Private Voices, Public Spheres

IN SEPTEMBER 1978, Conor Cruise O’Brien, then the editor of the London Observer, registered his strong objections to an article written for his newspaper on the conflict in Northern Ireland. The article, by Mary Holland, discussed the case of Mary Nelis, a working-class woman from a nationalist community in Derry. In Cruise O’Brien’s eyes, Holland’s account was too sympathetic, for, as the mother of three sons serving time for political offenses, Nelis could hardly be seen as an innocent bystander: “Since Irish Republicanism—especially the killing strain in it—has a very high propensity to run in families, and since the mother is most often the carrier, I incline to the view that a mother whose sons behave in this way has had something to do with what they believe and how they behave.”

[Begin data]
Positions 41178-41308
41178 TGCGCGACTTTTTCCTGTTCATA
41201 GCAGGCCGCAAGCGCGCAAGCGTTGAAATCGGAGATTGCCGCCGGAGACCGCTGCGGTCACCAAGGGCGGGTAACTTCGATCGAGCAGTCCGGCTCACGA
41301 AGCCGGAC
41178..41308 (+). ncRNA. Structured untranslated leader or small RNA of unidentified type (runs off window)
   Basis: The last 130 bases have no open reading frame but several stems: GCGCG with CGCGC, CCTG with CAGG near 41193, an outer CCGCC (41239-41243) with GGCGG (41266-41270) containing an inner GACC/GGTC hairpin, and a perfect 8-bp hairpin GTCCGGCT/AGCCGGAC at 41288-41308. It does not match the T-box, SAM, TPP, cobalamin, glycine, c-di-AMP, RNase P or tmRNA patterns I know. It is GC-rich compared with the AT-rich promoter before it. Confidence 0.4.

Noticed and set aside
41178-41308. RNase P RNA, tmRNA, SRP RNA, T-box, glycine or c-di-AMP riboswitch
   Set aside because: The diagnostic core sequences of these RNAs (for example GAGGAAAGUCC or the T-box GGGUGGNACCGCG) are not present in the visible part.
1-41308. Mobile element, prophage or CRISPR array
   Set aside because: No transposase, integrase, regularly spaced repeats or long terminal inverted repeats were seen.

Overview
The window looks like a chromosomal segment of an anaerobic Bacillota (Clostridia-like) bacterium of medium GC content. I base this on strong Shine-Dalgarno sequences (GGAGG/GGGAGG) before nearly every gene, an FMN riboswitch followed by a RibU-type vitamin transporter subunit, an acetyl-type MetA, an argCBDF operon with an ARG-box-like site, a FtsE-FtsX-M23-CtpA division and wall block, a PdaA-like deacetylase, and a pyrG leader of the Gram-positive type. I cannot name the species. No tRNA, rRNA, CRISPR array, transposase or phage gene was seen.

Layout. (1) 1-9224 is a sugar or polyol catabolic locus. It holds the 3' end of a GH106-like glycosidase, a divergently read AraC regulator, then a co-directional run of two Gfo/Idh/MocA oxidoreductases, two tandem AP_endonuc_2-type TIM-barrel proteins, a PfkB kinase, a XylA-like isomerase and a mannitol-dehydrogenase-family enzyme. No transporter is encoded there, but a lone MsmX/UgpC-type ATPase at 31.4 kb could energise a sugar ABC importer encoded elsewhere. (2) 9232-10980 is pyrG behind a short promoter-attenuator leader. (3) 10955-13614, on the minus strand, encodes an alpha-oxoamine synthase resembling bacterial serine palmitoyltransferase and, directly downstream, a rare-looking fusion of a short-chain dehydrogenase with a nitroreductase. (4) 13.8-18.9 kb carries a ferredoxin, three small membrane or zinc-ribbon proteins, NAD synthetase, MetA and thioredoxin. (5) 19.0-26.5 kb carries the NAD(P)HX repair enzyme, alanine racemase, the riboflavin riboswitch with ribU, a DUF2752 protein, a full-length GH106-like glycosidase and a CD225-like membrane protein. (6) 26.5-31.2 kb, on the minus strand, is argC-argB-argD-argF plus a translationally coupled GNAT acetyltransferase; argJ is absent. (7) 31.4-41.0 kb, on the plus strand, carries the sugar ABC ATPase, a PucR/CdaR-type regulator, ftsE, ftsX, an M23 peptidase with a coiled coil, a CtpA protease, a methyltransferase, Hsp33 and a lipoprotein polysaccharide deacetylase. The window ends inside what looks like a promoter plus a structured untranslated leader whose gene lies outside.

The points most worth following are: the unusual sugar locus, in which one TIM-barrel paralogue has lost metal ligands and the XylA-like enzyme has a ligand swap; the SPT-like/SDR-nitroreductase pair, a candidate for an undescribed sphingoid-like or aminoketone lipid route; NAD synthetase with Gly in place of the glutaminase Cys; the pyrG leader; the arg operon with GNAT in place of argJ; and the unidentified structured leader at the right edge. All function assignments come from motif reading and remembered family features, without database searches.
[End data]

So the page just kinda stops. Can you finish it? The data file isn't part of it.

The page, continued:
Motherhood in contemporary Ireland is not a private matter, nor does it simply provide, as so often in

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